It’s been almost a year since thieves ripped out about $50,000 worth of copper wiring along the new L.A. River pathway in Elysian Valley, blacking out about 100 newly installed LED lights. The thieves broke into the electrical pull boxes installed at every light pole and pulled out the wires buried underground. Last month, workers began the time consuming and costly task of preparing each box for a new concrete cover that officials hope will deter the copper thieves. An email from a city official published by the Elysian Valley Neighborhood Watch blog explains how the target hardening will work:
“Our crews started work on the LA River Bikeway 1C the second weekend of January (1/7-1/8), the first weekend was a Holiday. So we have been out there for only four weekends so far. The initial work, which is starting at the North end of this section of bikeway (Fletcher Dr) involves sawcutting around the pullboxes, followed by the removal of all of the concrete around the pullboxes (very labor intensive and time consuming). We then have to rework the conduit and reset the pullbox at a lower grade so we can pour a concrete cap to seal each pullbox.”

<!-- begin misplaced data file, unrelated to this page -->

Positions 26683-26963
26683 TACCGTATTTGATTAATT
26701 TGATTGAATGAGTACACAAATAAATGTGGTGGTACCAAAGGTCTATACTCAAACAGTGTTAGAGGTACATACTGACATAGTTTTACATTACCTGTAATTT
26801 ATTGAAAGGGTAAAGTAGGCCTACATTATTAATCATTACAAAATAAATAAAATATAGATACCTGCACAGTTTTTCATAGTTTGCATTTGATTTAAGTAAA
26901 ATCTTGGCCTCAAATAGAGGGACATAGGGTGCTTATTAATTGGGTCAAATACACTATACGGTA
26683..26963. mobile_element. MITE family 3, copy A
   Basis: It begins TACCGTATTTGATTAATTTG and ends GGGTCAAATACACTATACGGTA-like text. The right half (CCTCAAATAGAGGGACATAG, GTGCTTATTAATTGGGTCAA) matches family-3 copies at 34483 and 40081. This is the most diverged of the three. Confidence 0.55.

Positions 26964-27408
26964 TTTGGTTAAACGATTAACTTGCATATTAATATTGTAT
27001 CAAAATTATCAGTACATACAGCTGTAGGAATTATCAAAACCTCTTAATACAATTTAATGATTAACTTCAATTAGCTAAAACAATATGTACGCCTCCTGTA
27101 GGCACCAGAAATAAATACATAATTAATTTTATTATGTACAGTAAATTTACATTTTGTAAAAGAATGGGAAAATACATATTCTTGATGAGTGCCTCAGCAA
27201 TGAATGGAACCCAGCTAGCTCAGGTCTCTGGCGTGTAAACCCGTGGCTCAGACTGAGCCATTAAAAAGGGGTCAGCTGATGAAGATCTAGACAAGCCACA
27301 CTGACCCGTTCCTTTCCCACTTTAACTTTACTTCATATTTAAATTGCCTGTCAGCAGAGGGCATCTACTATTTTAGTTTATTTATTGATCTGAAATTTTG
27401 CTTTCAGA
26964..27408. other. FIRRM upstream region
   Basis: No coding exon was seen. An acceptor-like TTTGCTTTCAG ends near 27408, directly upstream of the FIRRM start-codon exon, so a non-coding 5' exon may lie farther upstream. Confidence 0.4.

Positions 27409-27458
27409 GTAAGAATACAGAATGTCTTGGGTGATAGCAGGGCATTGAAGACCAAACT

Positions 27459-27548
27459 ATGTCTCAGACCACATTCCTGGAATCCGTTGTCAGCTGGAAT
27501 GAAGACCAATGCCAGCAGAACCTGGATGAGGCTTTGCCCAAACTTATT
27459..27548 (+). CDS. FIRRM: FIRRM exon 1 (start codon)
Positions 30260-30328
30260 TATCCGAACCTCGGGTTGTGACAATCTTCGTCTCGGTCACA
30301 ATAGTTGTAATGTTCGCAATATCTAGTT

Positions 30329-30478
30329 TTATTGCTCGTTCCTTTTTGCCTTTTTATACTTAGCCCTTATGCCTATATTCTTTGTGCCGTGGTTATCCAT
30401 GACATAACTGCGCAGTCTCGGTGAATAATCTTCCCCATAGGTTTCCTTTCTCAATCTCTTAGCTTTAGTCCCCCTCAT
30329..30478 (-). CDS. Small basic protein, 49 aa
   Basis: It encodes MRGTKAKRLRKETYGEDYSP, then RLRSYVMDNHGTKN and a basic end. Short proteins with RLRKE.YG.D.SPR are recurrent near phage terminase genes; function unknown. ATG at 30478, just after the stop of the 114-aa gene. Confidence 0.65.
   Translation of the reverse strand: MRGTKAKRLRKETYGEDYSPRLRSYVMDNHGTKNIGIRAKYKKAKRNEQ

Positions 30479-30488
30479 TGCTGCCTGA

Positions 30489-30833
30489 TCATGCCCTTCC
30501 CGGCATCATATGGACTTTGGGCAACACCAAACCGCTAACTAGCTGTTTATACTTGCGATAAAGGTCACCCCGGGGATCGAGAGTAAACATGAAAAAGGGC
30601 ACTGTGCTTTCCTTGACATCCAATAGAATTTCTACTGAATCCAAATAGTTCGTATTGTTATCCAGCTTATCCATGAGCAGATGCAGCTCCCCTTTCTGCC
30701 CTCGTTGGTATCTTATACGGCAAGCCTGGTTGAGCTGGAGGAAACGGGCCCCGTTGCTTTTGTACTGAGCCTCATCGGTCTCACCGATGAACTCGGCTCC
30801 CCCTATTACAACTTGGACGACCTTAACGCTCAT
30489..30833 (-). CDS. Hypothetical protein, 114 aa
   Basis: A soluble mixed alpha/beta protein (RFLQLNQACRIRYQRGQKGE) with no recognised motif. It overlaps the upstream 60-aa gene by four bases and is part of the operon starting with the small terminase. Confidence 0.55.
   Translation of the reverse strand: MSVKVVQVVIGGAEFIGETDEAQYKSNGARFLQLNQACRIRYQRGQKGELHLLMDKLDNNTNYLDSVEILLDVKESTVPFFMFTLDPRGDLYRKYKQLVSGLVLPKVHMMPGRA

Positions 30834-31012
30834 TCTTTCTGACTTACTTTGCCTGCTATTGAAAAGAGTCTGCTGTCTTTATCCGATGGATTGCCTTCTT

The lights won’t be turned on until June after the city spends about $400,000 on the repairs, a city official told Steve Appleton, President of the Elysian Valley Neighborhood Council. That sounds a bit steep by Appleton said the lights will help improve safety and deter other crime along the increasingly popular pedestrian and bike pathway. “It’s quite important for the community,” he said.
The copper thieves, however, seem to be turning their attention to other nearby targets. A police officer recently informed residents that copper wire thieves returned once again to a nearby bakery for more of the valuable metal.